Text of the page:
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Speak up, rural Texas!

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One of the things that this COVID-19 episode has brought home to me is that rural Texas has got to look out for itself, speak up for itself and elect people who will carry our message to Austin when we can’t. What I’m talking about is the dissemination of information related to coronavirus cases, or rather the lack of information, in rural counties.

I have campaigned in my own way since March calling for the Texas legislature to address how the Department of State Health Services (DSHS) interacts with its rural counties without a health authority. No, this pandemic wasn’t anticipated but the State now has an opportunity to get it right, heaven forbid, for the next pandemic or state or national health crisis.

Because we don’t have a county medical guru, our county officials have taken the brunt of heat from citizens over something they have little control when it comes to the dissemination of information. I have my own personal feelings on the “right” to privacy (that’s another column!) but our county Emergency Management Services Coordinator is bound by the constraints of DSHS and violating these rules comes with serious penalties for those in the hot seat.

This isn’t a campaign speech for District 13 State Rep. Ben Leman, but when it is a truth, acknowledge it. We are fortunate to have a legislator representing us who understands the rural side. Neighboring counties like Brazos have long forgotten their rural roots and that is reflected in their citizen’s choice of their elected officials. An example is Sheriff Chris Kirk’s support of high-speed rail in OUR county.

I contacted Rep. Leman in early April at the peak of the frenzy and panic. His staff responded promptly, and while not the overnight revamping that I hoped for in how DSHS communicates, Rep. Leman was able to secure some changes to DSHS dashboard reporting. Baby steps! This week Mayor Bert Miller talked with Rep. Leman about the city’s conundrum when it comes to receiving information about City positive cases. I remain optimistic that Rep. Leman will well represent our position on the issue of notification in Austin.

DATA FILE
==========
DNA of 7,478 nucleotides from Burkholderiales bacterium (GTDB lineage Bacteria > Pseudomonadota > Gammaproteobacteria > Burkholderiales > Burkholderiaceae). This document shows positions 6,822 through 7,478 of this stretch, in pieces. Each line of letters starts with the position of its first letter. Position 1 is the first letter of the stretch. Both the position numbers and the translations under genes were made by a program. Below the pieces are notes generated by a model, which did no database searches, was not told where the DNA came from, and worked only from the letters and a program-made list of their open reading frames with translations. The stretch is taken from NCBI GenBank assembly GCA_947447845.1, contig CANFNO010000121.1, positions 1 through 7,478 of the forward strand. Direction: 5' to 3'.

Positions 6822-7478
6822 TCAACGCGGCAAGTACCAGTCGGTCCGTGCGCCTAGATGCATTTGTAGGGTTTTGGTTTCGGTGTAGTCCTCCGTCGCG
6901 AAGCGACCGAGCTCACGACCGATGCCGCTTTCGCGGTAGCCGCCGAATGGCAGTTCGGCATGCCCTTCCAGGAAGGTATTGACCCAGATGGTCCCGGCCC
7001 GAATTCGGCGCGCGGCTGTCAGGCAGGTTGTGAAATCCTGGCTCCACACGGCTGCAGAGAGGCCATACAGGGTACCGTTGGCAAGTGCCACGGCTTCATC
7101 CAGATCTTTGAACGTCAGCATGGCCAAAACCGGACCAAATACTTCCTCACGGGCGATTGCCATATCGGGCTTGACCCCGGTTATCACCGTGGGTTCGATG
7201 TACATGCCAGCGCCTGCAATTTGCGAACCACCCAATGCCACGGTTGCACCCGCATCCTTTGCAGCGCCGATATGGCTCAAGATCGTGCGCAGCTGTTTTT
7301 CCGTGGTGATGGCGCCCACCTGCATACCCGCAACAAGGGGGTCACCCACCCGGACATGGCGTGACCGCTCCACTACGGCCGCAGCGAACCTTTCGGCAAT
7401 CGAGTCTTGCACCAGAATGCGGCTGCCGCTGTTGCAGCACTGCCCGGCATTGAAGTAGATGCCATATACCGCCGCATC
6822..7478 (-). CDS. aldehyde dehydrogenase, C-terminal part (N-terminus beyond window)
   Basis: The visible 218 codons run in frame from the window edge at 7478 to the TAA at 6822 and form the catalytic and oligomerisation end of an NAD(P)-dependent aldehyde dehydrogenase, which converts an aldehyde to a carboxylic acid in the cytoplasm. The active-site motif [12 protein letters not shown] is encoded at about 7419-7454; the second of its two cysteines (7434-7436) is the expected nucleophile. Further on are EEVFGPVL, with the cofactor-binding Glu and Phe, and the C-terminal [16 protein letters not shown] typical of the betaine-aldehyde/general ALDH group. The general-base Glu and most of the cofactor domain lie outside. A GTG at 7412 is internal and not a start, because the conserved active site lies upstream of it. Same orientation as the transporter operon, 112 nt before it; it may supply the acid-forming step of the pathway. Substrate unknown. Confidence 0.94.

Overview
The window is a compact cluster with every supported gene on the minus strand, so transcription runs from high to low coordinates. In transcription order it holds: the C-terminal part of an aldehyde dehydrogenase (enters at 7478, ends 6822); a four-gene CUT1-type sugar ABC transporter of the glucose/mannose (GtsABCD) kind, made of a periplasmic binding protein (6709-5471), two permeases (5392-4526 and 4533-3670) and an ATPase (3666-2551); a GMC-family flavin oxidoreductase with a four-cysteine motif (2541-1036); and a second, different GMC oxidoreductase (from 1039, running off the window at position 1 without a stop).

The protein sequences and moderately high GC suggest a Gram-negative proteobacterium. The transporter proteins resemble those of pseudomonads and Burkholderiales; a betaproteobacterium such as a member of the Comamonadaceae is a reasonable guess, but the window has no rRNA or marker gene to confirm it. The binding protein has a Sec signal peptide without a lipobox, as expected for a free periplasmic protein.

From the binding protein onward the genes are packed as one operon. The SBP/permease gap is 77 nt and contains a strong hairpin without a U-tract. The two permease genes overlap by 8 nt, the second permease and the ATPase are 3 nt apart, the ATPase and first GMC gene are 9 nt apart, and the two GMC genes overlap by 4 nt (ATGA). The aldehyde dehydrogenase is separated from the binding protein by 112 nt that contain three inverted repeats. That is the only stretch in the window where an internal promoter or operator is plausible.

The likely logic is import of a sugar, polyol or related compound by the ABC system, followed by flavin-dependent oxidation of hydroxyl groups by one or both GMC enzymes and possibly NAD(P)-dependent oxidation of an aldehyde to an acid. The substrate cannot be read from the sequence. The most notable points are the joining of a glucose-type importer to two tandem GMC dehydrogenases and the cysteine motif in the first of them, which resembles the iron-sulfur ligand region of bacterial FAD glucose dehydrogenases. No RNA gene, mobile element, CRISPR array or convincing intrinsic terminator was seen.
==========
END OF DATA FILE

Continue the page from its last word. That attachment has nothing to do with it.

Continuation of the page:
That being said, we can’t dump the responsibility for change on our county judge, city mayors, state representative and senator, dust off our hands and walk away. If everyone who railed, complained, and wrote tacky comments on Facebook would take a few minutes to send a rational email or letter to Rep. Leman or State Senator Charles Schwertner, our officials would have ammunition from their constituents to work with. Just imagine the power of 14,000 emails or letters from roughly half the Grimes County population!

I am not advocating for a county health department. We can’t afford it now. While I expect that Grimes County will at some point grow to where its creation is justified and can be afforded by taxpayers, I choose to believe there is a solution for our present circumstances.

Frankly, I refuse to accept being “flyover” country for the Houston, San Antonio-Austin, DFW triangle when it comes to anything, much less our county’s health and reporting of contagious diseases. The ramifications of NOT having information are more panic provoking than knowing the truth. When left to the imagination, only the worst comes to mind. So, paraphrasing my favorite Willy 1550 segment, Earl Pitts, “Speak up, rural Texas!”

Connie Clements is a freelance reporter for the Navasota Examiner and award-winning columnist. She writes feature news articles on a weekly basis and an opinion column as the mood strikes her.